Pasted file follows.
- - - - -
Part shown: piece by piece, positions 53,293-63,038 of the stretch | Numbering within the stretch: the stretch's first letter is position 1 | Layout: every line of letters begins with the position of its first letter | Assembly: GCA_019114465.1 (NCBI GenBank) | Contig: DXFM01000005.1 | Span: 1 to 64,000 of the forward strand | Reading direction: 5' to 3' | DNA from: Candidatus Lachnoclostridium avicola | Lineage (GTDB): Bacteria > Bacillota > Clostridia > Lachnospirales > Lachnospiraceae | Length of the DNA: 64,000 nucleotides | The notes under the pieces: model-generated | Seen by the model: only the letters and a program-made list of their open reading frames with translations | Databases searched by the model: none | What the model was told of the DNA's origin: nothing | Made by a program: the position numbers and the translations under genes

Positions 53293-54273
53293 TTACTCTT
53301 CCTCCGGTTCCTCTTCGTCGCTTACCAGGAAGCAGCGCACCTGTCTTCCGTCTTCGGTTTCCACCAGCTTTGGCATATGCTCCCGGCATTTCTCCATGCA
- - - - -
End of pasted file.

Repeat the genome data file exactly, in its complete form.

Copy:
Part shown: piece by piece, positions 53,293-63,038 of the stretch | Numbering within the stretch: the stretch's first letter is position 1 | Layout: every line of letters begins with the position of its first letter | Assembly: GCA_019114465.1 (NCBI GenBank) | Contig: DXFM01000005.1 | Span: 1 to 64,000 of the forward strand | Reading direction: 5' to 3' | DNA from: Candidatus Lachnoclostridium avicola | Lineage (GTDB): Bacteria > Bacillota > Clostridia > Lachnospirales > Lachnospiraceae | Length of the DNA: 64,000 nucleotides | The notes under the pieces: model-generated | Seen by the model: only the letters and a program-made list of their open reading frames with translations | Databases searched by the model: none | What the model was told of the DNA's origin: nothing | Made by a program: the position numbers and the translations under genes

Positions 53293-54273
53293 TTACTCTT
53301 CCTCCGGTTCCTCTTCGTCGCTTACCAGGAAGCAGCGCACCTGTCTTCCGTCTTCGGTTTCCACCAGCTTTGGCATATGCTCCCGGCATTTCTCCATGCA